I remember the afternoon very clearly. I was testing some components in the environmental chambers when I received a phone call from UL. I answered the phone, “Engineering, this is Chris”. The person replied on the phone, “Chris, this is Juan from UL, we encountered some problems with the power supplies you submitted.” Immediately my heart sank, as Juan begins to explain that the enclosure (that I chose to save money of course) designed was actually causing issues during testing. Juan stated he was going to put testing on hold until a new solution was provided. He also stated that depending on the change, UL might need to resubmit testing. I hung up the phone and put my hands over my face. My inability to comprehend the specification was going to cause a major delay in the validation of the power supply. To make matters worse, due to my inexperience, I did not have a single clue how to fix this issue. I called the supplier Jim and told him the news about the enclosure. He stated that he had a solution, but it comes with some safety risks. If we inserted a protective liner on the inner walls of the enclosure it would pass testing; however, there is a greater risk for safety issues arising down the road. Jim stated the best part would be that nobody would know that we made a mistake. I asked if there were any alternatives, and he said to design a new enclosure that would add major delays and costs. The worst part about this would be that I would have to admit that I made a mistake that caused major delays in the program. What was I supposed to do?

Business Ethical Dilemma Two:


Working in the engineering department of consumers products can be a fun and rewarding experience. Probably the best part of this experience is working on products and innovative ideas long before the product will ever be introduced into the market. The product development process takes an immense amount of time, resources, and testing to ensure that products are safely designed before they are released to consumers. Because of this, numerous prototypes and production replicas are created to test and validate during the development process. The size of the project and cost generally determines the amount of prototypes that are created and tested. Hence, when a project is complete thousands of dollars worth of prototypes are generally leftover. Sometimes these prototypes are destroyed from testing but occasionally units that are in perfect condition remain. Most companies have a disposition policy to destroy test units and dispose of the units properly. Although, it seems ridiculous to destroy perfectly good units, it prevents the company from putting questionable units into the field.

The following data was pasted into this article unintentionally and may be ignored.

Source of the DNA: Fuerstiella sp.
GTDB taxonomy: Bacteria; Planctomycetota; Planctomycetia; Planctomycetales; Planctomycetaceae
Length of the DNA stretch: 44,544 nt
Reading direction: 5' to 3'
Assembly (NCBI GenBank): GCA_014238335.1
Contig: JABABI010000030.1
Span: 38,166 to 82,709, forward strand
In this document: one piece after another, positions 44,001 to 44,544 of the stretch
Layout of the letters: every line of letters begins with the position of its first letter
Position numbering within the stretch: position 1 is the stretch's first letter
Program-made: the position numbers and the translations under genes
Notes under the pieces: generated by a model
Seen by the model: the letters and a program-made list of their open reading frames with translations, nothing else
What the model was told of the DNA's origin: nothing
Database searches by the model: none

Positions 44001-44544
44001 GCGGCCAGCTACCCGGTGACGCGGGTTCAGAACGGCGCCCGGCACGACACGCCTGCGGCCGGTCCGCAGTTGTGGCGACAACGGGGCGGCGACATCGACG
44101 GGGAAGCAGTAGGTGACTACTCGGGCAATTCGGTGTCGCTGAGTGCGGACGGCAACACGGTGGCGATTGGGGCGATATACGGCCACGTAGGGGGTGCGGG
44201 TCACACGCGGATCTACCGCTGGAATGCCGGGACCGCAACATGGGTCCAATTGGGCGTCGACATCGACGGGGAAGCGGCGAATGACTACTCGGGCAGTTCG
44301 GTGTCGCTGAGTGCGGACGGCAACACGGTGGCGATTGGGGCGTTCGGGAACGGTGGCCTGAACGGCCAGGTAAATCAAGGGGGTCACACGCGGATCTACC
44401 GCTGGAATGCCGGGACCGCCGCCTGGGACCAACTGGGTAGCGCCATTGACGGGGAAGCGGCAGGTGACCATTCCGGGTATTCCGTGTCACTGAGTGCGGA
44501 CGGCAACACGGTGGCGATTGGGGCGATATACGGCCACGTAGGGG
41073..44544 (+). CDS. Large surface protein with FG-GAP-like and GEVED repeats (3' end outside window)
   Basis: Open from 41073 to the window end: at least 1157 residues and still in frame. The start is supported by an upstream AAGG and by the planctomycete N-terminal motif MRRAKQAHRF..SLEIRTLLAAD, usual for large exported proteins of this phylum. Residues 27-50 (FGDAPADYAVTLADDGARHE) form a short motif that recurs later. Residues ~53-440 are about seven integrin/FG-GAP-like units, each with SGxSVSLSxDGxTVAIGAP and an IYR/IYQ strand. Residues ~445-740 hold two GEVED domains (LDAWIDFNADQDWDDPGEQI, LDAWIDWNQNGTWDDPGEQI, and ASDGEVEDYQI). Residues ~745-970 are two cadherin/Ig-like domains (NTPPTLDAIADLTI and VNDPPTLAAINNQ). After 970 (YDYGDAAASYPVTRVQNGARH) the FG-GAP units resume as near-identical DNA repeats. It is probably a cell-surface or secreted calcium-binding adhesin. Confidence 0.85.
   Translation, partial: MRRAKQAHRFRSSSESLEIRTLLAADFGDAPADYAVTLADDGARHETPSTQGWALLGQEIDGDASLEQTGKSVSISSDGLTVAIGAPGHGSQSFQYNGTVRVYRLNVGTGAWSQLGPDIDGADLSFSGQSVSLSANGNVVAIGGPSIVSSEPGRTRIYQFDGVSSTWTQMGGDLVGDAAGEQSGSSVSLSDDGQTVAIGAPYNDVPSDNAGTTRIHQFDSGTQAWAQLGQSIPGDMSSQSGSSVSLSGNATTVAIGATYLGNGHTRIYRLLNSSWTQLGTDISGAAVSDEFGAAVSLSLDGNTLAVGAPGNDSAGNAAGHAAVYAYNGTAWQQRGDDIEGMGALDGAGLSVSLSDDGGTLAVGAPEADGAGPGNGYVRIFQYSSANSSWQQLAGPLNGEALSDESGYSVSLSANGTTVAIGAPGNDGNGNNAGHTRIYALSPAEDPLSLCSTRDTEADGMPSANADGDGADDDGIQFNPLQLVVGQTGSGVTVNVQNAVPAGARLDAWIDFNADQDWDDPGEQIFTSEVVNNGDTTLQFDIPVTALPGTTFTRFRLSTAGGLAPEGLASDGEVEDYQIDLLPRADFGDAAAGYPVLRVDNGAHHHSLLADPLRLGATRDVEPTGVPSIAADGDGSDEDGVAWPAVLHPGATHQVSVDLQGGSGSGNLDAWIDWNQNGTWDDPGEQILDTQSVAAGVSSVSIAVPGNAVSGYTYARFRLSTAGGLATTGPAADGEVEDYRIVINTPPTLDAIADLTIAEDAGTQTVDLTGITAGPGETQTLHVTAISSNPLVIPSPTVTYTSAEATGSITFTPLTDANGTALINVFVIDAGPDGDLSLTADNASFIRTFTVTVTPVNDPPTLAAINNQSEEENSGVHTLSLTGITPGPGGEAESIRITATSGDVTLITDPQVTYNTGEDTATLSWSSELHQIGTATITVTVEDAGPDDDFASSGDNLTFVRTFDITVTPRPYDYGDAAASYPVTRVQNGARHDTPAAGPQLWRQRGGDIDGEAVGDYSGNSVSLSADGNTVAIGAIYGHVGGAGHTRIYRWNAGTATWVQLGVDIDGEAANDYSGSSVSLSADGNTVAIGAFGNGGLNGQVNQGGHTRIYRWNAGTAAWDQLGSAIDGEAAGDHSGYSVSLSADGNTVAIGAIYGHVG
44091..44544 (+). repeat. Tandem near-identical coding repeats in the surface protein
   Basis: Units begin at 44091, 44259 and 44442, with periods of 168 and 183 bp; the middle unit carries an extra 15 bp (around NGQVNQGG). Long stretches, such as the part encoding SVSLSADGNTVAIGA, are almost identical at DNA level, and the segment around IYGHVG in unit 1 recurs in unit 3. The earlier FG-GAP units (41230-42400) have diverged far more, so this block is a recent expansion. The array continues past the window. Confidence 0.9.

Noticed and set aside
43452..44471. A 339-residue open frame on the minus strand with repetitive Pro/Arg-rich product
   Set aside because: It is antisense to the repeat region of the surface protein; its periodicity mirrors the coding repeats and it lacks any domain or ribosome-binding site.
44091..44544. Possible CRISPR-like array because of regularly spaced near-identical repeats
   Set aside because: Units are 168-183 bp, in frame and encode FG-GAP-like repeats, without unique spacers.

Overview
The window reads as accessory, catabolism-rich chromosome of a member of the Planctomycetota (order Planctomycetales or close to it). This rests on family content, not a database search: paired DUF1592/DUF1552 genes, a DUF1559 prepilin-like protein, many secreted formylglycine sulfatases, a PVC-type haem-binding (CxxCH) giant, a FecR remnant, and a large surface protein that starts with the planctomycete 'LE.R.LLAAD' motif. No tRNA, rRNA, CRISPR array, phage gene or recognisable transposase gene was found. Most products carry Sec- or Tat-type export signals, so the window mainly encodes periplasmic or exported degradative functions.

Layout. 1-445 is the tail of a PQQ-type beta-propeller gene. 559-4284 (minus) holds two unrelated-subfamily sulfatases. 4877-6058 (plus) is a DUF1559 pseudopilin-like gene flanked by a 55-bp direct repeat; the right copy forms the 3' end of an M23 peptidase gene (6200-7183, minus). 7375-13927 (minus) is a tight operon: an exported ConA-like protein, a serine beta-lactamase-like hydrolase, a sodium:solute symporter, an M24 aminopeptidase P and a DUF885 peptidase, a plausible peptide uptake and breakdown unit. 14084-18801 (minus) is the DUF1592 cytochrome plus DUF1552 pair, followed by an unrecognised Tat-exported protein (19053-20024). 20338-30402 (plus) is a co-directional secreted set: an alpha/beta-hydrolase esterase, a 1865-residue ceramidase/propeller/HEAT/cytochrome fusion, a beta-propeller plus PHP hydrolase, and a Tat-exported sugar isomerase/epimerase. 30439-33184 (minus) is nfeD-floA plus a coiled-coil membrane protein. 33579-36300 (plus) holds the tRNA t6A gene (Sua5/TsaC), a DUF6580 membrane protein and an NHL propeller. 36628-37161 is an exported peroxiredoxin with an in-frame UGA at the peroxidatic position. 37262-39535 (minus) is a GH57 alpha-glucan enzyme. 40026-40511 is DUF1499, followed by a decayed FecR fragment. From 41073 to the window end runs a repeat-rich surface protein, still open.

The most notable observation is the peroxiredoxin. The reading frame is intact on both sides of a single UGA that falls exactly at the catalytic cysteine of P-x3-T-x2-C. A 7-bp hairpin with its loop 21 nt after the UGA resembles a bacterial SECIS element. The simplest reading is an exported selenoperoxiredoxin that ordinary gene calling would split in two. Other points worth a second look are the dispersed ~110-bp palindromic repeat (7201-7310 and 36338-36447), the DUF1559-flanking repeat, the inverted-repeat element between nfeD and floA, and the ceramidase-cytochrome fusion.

The Issue

We had just designed an innovative new product that we were about to release to the public. Hands down, this was one of the best products that our group had ever created. It beat the competition from a performance, cost, and efficiency standpoint. Hence, there was a lot of excitement surrounding the products and employees were excited to use the products. I had just shut down the final test of the products and was busy completing the test report when suddenly Roger, an engineering manager from another division, approached me. Roger asked me what the plans were for the left over test units and I stated I had not thought of that at this point. I said that I was going to dispose of it eventually but I hadn’t got around to completing this yet since the test was just complete this week. Roger said he needed it to be removed so we could bring other products into the lab for testing. He said he would gladly assist in removing and disposing of it. Although Roger’s offer was abnormal, I did not think anything of it and gladly accepted his assistance.

Disposition of the Test Unit”